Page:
A companion link 48 to link 34 is pivoted to a bracket 50 and a companion link 52 to link 32 is pivoted to a bracket 54 permanently united to tube 10, links 48 and 52 being pivoted at their rearward ends to yoke 38 as in the case of links 32 and 34. In this way a stable arrange.- rnent'is provided supporting tool bar.42 for free up-anddown floating movement butmaintaining it at all times 'in a position substantially parallel to tube 10.
along with tool bar 42 arid [rig frame 56 as willbe apparent. It will also be apparent that, because of the parallel motion or fixed angular relation of toolbar 42 to the ground, the working angle of tools 66 will not be disturbed by any adjustments in the depth of working. Furthermore, since tools may be disposed at various points ahead of and behind each other, tools nearer and further from pivots'46 and 44 will nevertheless be raised and lowered substantially identical amounts when yoke 38 and toolbar 42 are adjusted up and down.
A rig frame generally designated as 68 defines a second or right-hand rig' located generally at the opposite end of tube 10 from rig frame 56, this right-hand rig being substantially identical with the left-hand rig just described so that further description of it is unnecessary. A 'third rig' frame 70, however, is located between those just described'and is fixed to a tool bar 72 which is carried on upper and lower parallel links 74 and 76 respectively on the left side and 78 and 80 on the right. Links 74 and .78 are pivotally connected to a yokeSZ having upwardly directed struts $4 and 86 extending '3 downwardly toand permanently united with tool bar 72. As will be apparent, yoke 82 and the several links form the elements of a parallelogram linkage, as in the case of yoke 38, so that gang frame 70 is free to move up and down while at the same time being caused to maintain a predetermined angular relation to the ground. The several rig frames, '68, and 70 are thus free to rise and fall or float and they are also [readily raised out of working position by suitable mechanism as follows.
A generally upwardly extending lever 88 is pivoted on a pin 90 engaged with above-mentioned plates 18 and 20 and may be rocked forward and back with substantial force by a mechanism to be described. Lever 88 is preferably fabricated of suitable structural elements and includes a pivot pin 92 to which are pivoted a plurality of extensible struts generally designated as 94, 96, and 98, one for each of rig frames 56, 68, and 70, strut 94 forming or being fixed with pivot 46, strut 96 being connected with theequivalent pivotal connection for the right-hand rig while strut 98 is anchored to a yoke 100 which connects with a pivotal connection .102 between yoke 82 and links 74 and 78. As will now be apparent, forward rocking of lever 88 will pull on struts 94, 96, and 98 and cause upward swinging of the three rig frames along with their respective parallel linkage sets.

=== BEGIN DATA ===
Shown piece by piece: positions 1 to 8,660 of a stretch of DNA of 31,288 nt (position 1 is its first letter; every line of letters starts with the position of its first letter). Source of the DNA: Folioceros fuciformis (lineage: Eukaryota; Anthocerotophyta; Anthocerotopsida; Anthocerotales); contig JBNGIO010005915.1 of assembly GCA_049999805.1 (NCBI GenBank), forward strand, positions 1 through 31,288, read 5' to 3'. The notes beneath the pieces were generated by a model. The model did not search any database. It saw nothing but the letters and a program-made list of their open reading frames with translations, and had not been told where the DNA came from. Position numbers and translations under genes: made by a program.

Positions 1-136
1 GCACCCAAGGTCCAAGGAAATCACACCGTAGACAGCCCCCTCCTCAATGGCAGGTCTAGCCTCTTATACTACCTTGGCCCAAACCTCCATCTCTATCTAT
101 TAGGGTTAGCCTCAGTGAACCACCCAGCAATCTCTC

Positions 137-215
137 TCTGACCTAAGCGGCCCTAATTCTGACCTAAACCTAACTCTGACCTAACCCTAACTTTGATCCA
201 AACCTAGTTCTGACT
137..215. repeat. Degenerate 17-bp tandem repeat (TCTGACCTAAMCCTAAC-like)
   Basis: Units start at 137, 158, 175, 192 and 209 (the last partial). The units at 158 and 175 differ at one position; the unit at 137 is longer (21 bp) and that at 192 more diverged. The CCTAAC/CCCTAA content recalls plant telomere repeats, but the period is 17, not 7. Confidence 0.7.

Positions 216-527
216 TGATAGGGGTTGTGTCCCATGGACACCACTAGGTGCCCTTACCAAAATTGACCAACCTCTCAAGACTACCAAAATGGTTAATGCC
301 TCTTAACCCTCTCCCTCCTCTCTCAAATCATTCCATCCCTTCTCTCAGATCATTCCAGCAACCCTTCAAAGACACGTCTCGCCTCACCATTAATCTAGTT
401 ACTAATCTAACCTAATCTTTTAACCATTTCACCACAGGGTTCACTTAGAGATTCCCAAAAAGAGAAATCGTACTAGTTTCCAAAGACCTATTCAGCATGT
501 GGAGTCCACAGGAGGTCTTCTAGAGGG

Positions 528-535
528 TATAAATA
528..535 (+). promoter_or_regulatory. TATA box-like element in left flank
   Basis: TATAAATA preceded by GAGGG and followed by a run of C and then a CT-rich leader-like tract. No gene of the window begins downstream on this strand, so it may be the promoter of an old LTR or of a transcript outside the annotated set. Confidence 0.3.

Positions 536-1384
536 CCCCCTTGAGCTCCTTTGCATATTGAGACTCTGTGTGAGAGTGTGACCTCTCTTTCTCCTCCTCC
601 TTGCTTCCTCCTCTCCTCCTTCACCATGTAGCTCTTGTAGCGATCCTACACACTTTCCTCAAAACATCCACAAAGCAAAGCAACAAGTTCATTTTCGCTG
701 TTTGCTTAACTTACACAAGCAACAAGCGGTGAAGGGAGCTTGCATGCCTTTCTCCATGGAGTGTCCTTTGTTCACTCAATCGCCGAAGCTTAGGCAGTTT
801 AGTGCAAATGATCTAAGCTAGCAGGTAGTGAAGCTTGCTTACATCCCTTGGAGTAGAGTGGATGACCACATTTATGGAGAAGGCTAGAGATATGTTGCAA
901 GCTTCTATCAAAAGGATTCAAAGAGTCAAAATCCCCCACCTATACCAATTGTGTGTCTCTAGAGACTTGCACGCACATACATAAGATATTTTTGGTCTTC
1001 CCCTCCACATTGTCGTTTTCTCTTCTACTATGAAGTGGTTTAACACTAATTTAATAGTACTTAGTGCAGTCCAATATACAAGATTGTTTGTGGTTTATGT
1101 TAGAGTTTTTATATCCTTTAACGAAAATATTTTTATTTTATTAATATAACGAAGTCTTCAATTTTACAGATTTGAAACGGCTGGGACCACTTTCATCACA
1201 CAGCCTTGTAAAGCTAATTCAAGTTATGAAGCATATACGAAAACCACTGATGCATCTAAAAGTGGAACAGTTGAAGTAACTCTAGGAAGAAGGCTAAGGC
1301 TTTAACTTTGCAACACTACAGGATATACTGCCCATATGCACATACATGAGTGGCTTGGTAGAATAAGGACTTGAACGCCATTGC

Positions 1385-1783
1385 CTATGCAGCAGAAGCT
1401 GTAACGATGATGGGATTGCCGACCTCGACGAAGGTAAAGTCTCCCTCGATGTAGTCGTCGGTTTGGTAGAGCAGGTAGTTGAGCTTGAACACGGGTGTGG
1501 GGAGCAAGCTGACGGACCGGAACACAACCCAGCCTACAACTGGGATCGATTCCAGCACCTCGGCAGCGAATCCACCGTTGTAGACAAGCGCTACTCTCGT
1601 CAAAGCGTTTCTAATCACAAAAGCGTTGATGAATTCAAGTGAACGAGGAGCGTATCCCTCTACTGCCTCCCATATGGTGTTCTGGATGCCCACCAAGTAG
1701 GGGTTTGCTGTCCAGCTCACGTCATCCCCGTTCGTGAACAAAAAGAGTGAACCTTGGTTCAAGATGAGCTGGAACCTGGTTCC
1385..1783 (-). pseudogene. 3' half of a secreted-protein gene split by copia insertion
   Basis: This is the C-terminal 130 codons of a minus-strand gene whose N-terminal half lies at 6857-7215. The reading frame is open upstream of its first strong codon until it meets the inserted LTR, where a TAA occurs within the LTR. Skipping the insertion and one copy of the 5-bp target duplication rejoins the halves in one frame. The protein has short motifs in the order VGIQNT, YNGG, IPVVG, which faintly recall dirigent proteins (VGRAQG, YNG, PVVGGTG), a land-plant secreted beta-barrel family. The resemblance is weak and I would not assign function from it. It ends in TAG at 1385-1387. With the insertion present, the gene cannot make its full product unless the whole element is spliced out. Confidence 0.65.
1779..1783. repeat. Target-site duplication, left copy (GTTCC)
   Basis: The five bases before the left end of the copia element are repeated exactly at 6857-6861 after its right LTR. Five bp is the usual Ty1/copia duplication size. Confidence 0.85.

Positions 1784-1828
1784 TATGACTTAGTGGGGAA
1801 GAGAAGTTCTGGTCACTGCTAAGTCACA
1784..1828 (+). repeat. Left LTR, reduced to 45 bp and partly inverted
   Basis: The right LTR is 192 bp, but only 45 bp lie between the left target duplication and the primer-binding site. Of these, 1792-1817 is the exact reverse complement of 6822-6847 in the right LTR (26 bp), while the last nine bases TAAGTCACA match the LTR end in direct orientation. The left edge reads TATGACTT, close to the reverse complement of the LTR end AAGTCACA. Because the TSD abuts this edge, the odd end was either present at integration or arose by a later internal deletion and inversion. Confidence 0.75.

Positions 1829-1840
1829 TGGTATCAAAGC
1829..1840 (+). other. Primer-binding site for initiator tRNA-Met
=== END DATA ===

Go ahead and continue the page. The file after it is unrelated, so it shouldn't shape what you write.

Turning to Fig. ,2, struts 94, 96, and 98 are essentially similar and the description of one should sufiice for all. Strut 96 comprises an outer tubular section 104 having an eye or pivot bearing portion 106 journaledon abovementioned pivot 92. A rod portion 108-is slidable within tubularportion 104,- extending outwardly axially thereof and forming or in connection with a pivot 110, Fig. 1, corresponding to above-mentioned pivot 46. Tubular portion 104 provides a slot 112, Fig. 2, in which is slidable a cap screw or the like forming a motion limiting stop 114 engaged in rod 108. In this manner rod 108 is prevented from sliding entirely out of tubular portion 104, while the rod may slide further into tube 104 to the extent of the length of slot 112. Thus it is possible for a pull to be exerted through strut 96, whereas if a thrust develops in the strut, it may collapse or. telescope a limited amount to relieve the compression. A spring 116 is compressed between a collar-118 fixed on rod 108 and the end of tube 104, a washer 120 preferably being interposed as shown. In this way strut 96 is extended to its greatest possible length. I
Normally the weight of each rig and its linkage set will be imposed on its respective extensible strut and will put the strut in tension so that stop 114 willrest in the outer extremity of slot 112. Occasionally; however, the reaction of the ground, depending upon the type'and number of implements 66, will cause an upward tendency in the rig frame which will not only relieve the strut of any weight but may actually tend to compress the strut. Such force is yieldingly resisted by spring 116but if the force is sufficient the rig may rise with a compressing movement of spring 116 and with movement of stop 114 in slot 112 toward the right as seen in Fig. 2. There is thus, under these conditions, downward pressure on the implement tending to yieldingly hold it in the ground.
If the implement strikes a rock or other obstruction,
the rig is free to rise independently of the other rigs, with telescoping movement of the associated strut and without developing any destructive forces in the parts. We thus have a linkage which, by rocking movement in lever 88, will lift all three rigs simultaneously, whereas on the other hand the rigs are independent as far as floating movement is concerned and may rise to clear obstructions without any interference with each other. Furthermore, downwardpressure can be exerted on the rigs; as necessary without sacrificing this advantage.